Is your dead battery useful anymore?

Dead batteries are so much dreaded, and for a good reason – they can be so inconveniencing and annoying at the same time.

No one wants to be helpless when the power they so much need is suddenly not available, and now they have to seek other alternatives which may as well not work as expected. You never want to be stranded for hours just because your car won’t start and there is no one to help.

To avoid such situations, it would be best if you acquired lead acid battery repair skills. Even though having such skills may not be so useful when you have an emergency, you should save a significant amount of cash and time by using them.

Besides, it’s always interesting when you get to learn new skills and use them to make life easier. Other than just using lead acid battery reconditioning skills to ensure that you never run out of power, you could also decide to commercialize the skills.

The most amazing thing about learning how to recondition a lead-acid car battery is that it’s not complicated and won’t need a lot of cash.

How batteries die

Before you go ahead and learn how to repair dead lead-acid batteries, it would be so important to get to know the science behind a failing lead acid battery. When a battery is functioning as it should, it creates power from lead plates immersed in sulfuric acid. The reaction that produces the power is the same that produces a substance referred to as lead sulfate.

When a healthy lead-acid battery is being charged, the substance is usually converted into lead and sulfuric acid, which is not the case with a non-functioning battery. An old non-functioning battery will have the lead sulfate form a solid substance instead of breaking down into lead and sulfuric acid.

Lead acid battery sulfation

For someone who has had some information about dead lead-acid batteries before, the world sulfation should not be new. It’s the word given to the process that ‘kills’ car batteries, after the lead sulfate crystalizes and coats the lead plates. Once that has happened, and the battery’s performance is crippled, we can say that the battery is dead.

Sulfation typically happens when a lead acid battery is not charged sufficiently to provide the amount of power required. This is quite common with city cars as the motor doesn’t provide enough power to charge the battery as it should. The main reason behind that is that city cars don’t travel fast for long distances and fast enough to generate enough power to keep the battery charged.

Sulfation also affects other machines as well, such as wheelchairs and even golf carts if they are not charged for the recommended number of hours. For anyone wondering how many hours they should charge a lead acid battery, keep in mind that less than 14 hours is not healthy. Such batteries require a minimum of 14 hours to get to the saturation point.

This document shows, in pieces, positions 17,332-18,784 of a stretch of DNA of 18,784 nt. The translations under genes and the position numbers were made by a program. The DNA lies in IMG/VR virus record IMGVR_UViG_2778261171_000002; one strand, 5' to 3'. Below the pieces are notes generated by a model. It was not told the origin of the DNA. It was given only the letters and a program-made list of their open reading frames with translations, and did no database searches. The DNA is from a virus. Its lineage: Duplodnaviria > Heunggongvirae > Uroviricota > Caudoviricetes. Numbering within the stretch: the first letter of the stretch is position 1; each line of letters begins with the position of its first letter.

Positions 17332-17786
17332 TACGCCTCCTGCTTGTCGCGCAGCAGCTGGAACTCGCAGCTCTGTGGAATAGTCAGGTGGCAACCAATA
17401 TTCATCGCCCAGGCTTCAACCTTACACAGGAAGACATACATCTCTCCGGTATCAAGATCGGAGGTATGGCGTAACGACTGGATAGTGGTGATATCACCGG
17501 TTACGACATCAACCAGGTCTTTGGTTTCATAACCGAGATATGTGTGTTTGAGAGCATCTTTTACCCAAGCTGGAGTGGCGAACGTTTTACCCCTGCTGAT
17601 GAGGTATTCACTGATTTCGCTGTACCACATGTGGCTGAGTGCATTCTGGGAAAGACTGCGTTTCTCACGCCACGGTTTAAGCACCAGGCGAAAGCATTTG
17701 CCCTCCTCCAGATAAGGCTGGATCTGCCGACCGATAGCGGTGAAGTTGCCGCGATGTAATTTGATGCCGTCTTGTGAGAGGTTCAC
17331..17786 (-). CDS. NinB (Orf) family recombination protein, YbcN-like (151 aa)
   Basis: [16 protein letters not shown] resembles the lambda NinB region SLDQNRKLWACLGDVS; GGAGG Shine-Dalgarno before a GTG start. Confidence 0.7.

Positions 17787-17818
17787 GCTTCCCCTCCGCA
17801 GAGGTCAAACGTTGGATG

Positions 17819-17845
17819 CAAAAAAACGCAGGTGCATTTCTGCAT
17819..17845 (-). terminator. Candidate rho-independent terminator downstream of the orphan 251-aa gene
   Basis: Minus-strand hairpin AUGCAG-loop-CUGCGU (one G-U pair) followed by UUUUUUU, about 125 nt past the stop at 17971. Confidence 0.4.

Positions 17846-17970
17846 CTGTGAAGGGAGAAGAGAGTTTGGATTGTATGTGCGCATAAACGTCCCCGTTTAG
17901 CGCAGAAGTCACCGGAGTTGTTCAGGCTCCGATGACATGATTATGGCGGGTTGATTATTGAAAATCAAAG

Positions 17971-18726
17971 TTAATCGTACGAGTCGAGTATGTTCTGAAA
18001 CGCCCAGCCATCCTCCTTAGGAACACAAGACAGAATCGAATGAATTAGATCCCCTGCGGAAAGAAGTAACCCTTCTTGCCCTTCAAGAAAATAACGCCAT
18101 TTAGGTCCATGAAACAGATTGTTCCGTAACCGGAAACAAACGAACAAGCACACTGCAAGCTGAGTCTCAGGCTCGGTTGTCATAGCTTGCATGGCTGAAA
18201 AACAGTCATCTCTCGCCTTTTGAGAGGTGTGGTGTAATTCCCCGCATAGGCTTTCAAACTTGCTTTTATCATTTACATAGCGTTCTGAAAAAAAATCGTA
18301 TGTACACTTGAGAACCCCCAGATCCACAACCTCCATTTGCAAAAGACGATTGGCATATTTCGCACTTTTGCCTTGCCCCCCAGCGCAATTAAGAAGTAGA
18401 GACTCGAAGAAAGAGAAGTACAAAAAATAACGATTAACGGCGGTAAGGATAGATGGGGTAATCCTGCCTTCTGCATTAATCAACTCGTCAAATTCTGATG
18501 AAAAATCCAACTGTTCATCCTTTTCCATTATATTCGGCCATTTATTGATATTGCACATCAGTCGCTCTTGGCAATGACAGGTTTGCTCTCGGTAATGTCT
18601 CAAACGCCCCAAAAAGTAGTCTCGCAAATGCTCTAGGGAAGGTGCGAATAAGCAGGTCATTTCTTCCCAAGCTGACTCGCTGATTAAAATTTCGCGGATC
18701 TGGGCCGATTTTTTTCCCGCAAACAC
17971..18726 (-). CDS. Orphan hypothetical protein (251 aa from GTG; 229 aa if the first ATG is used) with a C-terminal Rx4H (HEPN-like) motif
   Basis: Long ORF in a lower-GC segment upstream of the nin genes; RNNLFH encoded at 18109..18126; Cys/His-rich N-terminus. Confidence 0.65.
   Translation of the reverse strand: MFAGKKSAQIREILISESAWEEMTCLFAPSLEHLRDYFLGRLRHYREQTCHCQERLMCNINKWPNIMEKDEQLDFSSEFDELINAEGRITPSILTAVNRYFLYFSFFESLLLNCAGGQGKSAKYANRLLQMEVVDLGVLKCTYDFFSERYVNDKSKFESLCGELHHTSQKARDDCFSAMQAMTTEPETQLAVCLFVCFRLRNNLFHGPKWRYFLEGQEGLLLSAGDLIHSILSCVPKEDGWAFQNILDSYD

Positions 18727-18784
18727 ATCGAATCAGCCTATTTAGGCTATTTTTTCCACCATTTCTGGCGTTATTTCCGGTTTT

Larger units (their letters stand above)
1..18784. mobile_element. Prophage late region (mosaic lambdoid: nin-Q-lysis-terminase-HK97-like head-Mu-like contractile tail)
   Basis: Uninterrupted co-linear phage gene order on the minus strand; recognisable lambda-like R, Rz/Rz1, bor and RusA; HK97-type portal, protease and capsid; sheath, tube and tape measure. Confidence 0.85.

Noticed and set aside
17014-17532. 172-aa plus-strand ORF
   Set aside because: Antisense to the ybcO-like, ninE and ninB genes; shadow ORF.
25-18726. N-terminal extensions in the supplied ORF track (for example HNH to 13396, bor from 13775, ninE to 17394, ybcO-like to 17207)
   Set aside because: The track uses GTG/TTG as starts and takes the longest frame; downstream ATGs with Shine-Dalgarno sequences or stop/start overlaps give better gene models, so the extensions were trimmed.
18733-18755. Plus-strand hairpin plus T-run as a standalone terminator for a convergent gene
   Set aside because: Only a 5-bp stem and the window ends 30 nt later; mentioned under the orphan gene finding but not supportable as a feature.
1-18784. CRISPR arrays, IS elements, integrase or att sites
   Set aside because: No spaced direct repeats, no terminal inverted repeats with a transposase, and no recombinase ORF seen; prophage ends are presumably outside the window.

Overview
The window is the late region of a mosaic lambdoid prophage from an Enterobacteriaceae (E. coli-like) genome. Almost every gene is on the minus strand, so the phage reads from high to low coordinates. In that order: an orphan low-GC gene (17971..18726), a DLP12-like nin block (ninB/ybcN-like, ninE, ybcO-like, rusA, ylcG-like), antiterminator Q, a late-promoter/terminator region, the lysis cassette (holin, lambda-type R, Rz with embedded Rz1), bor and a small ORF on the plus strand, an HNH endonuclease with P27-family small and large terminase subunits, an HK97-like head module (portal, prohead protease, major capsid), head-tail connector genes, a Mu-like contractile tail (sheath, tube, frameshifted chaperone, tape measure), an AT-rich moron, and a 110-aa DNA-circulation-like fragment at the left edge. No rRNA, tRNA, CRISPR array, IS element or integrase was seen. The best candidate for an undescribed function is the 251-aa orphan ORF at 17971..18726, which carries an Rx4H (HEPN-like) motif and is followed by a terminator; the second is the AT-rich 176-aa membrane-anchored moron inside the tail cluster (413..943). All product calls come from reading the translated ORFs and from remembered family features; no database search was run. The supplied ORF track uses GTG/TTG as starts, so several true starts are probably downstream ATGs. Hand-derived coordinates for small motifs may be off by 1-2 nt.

How does sulfation affect your battery?

A sulfated battery is not necessarily a dead battery, even though some sulfated batteries won’t work at all. Sulfation is, however, the reason why a battery’s capacity goes down, recharging times become longer, and the working temperature of the battery becomes high. A sulfated battery is also highly prone to corrosive damage.

Restoring a lead acid battery: Is it possible?

Sulfation does not mean that your battery’s lifespan has come to an end. It is possible to rejuvenate a lead-acid car battery, using a special charger. The charger used for such a purpose produces a high current that is sent down the battery, to break down the crystalline lead sulfate. Once the lead sulfate has been broken down to lead and sulfuric acid, your battery’s charging capacity will have been restored.

This method is, however, not always a good idea, as the high current can damage the battery, and in some cases, lead to grid corrosion. The best thing to do when repairing a lead-acid battery is reconditioning.

Reconditioning a lead-acid battery

The process of reconditioning a lead acid battery is not as complicated as you may think. Here are the steps you should follow:

1. Get the battery and remove the protective caps.

2. If distilled water levels are low, add enough, and recharge the battery without reinstalling the protective caps.

3. If the problem is not solved, it’s time for a more advanced solution. Get an acid pack to replace the one in the battery, then add some fresh distilled water. Remember to get rid of the ‘old’ water before you begin the process. After you are done, charge the battery for not less than 14 hours to get it working well.

When adding or replacing the acid, remember to wear gloves and goggles for your protection. You also have to get a voltmeter to measure charge levels when reconditioning the battery for best results.


To be able to recondition a lead acid battery successfully, the electric cells and plates have to be sound and functional, failure to which your battery may never revive. In addition, the battery will not have a 100% capacity even after reconditioning, but the power you will have back should be enough for use in a car.

That way, you can prolong the life of your lead-acid car battery, as well as save some cash. The best thing is that the process is not complicated, and you don’t stand to lose anything by trying.